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CHARTER OF BEST PRACTICES FOR AN

EFFECTIVE REPRODUCIBLE MODEL OF INNOVATION SYSTEM

September 2012


Charter of Best Practices for an Effective Reproducible Model of Innovation System

The ERMIS project has been made possible by the INTERREG IVC and Co-financed by the European Regional Development Fund. The contents reflect the author’s views and the INTERREG IVC Managing Authority is not liable for any use that maybe made of the information.

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Charter of Best Practices for an Effective Reproducible Model of Innovation System

The objective of this charter of best practices is to help partners in future projects understanding what a best practice is, and what the criteria to select transferable best practices to improve innovation policy dedicated to SMEs in regions should be.

This

charter will rely on our experience during the ERMIS project and on the feedbacks from partners after applying the model of best practice selection and transfer. After defining what a best practice is, the charter will describe the process of selections and the criteria that prove critical to select a best practice.

What is a best practice? The definition of a best practice is not obvious. This question proved relevant to partners when they had to select the practices they would propose to transfer to other regions. The question is 1) which practice already implemented might be worthwhile selecting; 2) what are the evidences showing that the practice proved useful to the region 3) is the practice possible to transfer and according to which conditions for adding value to the receiving region. Practices that were initially selected showed interesting characteristics but others were missing justifying the decision to stop the transfer process. For instance, some

practices seemed

really attractive, whether

because

of

the

simplicity of

implementation or because of very good prospective results, but ended up with few or no intention of transfer due to the lack of clear evidence of effectiveness in regard with the initial objective of the implementation. Further, some practices initially selected were so context dependent or so complex to implement that the value for other partners revealed questionable. The ERMIS model enabled addressing these questions, and facilitated the selection process by evidencing the extent to which the practice would fit with the SWOT analysis: Did it strengthen innovative capacities of the region or did it facilitate seizing opportunities on the one hand, or did it addressed key weaknesses or threat faced by the receiving region. In other words, the ERMIS model revealed the value added by a practice to the partner regions. Thus, a “best practiceâ€? is a practice that brings value to a territory. The value could be : business increase or diversification, job creation or job repositioning, research and innovation enhancement, culture development, infrastructure improvement, network building, student number increase‌. To evidence the value created, the practice must have been successfully experimented in the transferor partner region, and be related to at least one dimension of the SWOT analysis of both the transferor and the transferees.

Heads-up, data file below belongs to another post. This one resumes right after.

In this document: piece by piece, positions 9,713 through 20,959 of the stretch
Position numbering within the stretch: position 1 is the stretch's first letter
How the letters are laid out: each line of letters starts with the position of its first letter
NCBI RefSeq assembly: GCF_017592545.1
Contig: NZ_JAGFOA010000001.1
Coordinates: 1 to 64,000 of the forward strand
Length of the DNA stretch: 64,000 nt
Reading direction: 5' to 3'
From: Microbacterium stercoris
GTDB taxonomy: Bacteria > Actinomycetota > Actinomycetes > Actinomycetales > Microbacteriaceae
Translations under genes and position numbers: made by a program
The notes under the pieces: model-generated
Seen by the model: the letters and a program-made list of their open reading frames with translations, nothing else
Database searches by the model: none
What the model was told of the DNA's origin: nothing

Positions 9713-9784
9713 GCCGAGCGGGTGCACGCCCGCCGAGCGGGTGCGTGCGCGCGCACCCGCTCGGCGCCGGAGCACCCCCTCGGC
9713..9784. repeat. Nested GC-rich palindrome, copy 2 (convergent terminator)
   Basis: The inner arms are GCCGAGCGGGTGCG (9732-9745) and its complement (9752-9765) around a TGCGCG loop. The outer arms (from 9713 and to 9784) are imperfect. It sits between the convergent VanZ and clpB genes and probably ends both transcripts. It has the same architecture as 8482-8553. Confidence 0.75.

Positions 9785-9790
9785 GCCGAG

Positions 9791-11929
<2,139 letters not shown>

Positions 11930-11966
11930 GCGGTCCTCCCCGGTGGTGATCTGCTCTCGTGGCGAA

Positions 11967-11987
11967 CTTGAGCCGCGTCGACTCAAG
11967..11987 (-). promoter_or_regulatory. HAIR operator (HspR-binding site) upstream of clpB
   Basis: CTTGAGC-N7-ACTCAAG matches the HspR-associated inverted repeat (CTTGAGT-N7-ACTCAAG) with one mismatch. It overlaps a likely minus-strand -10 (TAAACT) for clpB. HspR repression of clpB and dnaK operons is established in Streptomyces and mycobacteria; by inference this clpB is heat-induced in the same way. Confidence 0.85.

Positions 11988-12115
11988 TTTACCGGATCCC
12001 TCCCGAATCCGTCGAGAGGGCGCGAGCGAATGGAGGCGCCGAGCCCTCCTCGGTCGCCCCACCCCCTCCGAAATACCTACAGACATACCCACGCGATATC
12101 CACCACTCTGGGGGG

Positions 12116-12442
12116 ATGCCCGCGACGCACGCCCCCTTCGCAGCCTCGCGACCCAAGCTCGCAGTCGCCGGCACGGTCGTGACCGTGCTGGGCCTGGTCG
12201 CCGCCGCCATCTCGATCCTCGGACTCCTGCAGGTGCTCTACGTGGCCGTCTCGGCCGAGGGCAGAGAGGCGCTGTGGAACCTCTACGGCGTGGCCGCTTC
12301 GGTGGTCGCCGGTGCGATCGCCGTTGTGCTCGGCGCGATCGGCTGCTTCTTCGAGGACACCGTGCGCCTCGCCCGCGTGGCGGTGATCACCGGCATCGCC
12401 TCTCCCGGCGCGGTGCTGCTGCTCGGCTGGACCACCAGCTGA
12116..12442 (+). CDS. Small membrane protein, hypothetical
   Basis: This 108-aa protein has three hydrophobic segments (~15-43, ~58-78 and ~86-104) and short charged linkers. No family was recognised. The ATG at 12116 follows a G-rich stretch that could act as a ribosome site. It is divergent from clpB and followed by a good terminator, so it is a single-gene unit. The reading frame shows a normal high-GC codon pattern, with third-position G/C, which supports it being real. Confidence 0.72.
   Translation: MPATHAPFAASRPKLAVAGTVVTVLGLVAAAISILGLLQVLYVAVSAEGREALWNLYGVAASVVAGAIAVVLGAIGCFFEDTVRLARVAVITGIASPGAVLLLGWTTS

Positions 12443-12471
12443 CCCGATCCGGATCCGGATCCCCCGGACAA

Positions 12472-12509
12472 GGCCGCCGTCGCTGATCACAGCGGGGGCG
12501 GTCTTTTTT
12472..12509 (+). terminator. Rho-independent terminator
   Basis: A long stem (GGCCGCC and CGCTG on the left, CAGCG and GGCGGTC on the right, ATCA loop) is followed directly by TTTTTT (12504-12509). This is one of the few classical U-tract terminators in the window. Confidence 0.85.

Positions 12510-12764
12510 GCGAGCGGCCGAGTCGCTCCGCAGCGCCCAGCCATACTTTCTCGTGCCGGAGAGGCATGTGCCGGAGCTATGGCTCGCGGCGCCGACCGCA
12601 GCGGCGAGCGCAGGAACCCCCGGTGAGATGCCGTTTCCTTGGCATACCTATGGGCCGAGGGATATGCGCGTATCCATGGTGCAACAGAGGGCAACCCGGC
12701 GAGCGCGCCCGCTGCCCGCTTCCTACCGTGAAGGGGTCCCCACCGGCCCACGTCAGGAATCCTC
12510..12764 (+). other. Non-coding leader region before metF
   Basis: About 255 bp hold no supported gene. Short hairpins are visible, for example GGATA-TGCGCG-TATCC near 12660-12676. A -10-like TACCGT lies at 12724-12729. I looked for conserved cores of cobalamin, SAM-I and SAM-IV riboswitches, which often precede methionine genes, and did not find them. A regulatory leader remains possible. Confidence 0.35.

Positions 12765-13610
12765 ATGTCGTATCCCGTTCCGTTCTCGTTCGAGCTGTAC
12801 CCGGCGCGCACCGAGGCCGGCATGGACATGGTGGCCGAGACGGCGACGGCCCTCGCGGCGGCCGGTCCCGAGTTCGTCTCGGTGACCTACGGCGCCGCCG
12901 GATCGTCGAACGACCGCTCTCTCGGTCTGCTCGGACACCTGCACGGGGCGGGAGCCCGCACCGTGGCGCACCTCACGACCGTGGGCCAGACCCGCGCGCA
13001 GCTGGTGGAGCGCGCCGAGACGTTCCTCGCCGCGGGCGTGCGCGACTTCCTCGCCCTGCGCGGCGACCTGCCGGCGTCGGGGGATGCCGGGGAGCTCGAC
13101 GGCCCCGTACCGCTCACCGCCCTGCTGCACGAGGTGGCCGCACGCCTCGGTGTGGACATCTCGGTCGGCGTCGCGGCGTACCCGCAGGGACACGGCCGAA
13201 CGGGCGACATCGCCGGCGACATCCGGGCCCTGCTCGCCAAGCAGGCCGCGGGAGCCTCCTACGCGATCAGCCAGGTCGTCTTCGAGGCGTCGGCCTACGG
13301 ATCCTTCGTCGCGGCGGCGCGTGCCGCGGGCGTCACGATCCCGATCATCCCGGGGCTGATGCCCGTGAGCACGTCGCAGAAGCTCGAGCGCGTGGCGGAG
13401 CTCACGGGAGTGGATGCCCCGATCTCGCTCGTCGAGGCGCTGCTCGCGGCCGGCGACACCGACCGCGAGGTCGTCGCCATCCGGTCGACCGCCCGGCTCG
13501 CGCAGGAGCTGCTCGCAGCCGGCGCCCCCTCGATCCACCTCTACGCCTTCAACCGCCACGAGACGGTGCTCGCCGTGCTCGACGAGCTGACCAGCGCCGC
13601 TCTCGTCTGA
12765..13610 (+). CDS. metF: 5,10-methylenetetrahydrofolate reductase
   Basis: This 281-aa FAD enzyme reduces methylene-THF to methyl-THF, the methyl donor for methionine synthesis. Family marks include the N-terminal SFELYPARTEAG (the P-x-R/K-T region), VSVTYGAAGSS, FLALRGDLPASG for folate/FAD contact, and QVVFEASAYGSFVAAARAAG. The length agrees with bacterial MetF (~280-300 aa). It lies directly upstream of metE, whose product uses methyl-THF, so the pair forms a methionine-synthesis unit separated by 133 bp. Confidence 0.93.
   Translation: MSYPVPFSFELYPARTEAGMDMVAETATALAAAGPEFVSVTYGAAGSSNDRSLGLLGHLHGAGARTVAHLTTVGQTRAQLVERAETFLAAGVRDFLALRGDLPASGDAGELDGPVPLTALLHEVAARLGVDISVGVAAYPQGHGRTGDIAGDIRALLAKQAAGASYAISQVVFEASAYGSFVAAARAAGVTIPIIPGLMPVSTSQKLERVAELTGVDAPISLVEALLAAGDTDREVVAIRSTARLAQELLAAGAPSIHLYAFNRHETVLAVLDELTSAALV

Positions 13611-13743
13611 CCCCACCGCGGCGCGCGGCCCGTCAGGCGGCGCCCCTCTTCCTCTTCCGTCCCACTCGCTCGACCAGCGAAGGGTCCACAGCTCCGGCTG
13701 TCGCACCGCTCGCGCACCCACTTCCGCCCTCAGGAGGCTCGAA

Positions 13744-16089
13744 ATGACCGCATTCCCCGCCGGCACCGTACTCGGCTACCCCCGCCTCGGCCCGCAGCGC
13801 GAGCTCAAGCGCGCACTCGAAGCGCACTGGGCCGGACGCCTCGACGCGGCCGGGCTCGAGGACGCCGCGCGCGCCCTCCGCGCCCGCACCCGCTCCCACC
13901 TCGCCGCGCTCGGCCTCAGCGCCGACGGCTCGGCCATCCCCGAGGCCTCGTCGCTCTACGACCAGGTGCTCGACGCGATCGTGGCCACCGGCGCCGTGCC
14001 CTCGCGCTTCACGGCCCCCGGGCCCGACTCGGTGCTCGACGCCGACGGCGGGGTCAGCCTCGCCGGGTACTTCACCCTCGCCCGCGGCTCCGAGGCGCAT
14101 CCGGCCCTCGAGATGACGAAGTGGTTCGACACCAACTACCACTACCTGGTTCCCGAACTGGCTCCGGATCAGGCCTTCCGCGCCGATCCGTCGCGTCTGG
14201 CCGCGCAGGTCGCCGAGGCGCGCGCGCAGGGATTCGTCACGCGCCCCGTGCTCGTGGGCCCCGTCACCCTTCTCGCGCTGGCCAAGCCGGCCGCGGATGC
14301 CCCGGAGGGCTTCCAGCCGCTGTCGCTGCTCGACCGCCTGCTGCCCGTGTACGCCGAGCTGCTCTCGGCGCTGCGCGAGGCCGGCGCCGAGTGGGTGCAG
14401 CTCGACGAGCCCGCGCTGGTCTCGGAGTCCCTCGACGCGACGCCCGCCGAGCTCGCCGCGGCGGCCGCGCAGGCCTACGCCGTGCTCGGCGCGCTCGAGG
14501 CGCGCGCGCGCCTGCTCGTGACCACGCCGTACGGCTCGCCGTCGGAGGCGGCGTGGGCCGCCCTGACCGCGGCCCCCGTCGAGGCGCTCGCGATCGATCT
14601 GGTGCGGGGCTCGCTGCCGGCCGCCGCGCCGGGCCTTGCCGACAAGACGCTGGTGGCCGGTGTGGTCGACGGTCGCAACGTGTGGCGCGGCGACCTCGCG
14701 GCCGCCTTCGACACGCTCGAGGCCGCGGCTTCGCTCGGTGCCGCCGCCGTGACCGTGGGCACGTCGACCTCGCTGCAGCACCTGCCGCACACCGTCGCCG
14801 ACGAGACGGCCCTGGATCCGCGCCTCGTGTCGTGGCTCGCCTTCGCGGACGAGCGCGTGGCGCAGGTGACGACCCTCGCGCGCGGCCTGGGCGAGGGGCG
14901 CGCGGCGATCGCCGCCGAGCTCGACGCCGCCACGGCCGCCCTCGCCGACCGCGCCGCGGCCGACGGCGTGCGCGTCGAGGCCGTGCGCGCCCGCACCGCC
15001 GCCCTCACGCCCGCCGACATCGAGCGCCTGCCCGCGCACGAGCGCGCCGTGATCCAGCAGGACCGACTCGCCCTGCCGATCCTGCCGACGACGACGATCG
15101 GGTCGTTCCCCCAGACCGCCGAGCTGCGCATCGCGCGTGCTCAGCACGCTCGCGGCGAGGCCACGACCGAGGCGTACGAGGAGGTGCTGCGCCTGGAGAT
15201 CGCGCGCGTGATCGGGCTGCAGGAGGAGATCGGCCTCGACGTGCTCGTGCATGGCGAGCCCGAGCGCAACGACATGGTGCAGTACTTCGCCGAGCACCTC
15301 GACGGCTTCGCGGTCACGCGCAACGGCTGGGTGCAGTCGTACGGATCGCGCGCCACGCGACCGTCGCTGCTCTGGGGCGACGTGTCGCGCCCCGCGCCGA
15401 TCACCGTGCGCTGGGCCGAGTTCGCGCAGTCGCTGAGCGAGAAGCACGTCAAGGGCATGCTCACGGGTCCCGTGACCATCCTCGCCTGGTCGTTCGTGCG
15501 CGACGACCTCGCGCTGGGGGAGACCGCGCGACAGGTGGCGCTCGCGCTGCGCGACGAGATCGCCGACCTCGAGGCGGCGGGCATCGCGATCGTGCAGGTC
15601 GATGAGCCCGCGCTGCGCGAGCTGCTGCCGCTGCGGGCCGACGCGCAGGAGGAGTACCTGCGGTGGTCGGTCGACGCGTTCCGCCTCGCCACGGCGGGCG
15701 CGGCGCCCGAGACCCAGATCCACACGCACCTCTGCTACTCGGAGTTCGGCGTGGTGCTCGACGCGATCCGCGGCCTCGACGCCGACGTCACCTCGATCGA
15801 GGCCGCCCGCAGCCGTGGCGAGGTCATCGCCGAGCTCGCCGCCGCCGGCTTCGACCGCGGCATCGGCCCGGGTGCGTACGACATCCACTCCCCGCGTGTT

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Charter of Best Practices for an Effective Reproducible Model of Innovation System

Then, specificities and context dependence of the practice should be clearly stated in order to highlight the scope and the breadth of its application.

How should best practices be selected? We identified four main criteria for a best practice to be transferred successfully and then giving rise to a likely implementation

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:

1. Specificity: A practice can be more or less specific to an industry context or to an application, which directly conditions its attractiveness and its usefulness. While some practices proved very specific –such as Mecatronic– others, such as Ecobiz, are general purpose and could be applied in various contexts. The level of specificity significantly affects the attractiveness of the BP. For instance, the Creative Conversion Factory (CCF), supported by the Brainport-Eindhoven partner, is an initiative to recycle potentially valuable ideas that are ‘locked away’ in cabinets and drawers of a large company like Philips. The idea is to re-use unused IP and try generating sustainable business propositions for products and/or services. While interesting, this practice is deeply dependent on 1) the presence of at least a large company willing to contribute (by giving access to unused IP) and 2) that ideas are patented or copyrighted (then only possible is some industries). The level of specificity is critically related to the adaptability of the practice. To evaluate the adaptability of the practice, the question is to know the extent to which the success of implementation is dependent on 

a number of elements and/or on a sequence of actions that cannot be changed

or on the content and the mechanism that cannot be adjusted to different local contexts

Then, the more specific a business is the more critical the distance is going to be between transferor and transferee partner region. In other words, specific practices will be much more difficult and costly to transfer if the transferor and the

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As a reminder, a transfer of a best practice is a transfer of know-how after the receiving region has shown the intention for potential implementation. Therefore, a transfer does not necessarily mean a subsequent implementation. See the best practices report to see which best practices were selected and which may give rise to implementation according to the declaration of intention of partners.

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Charter of Best Practices for an Effective Reproducible Model of Innovation System

transferee’s region do not share similar or close contexts as defined in the ERMIS model. To address this issue properly, receiving partners should clearly estimate the distance between the level of specificity of their region with that of the transferor partners as underlined in the ERMIS analytical process.

2. Reproducibility: Reproducibility is the

ability of

the

transferee

partner

to obtain similar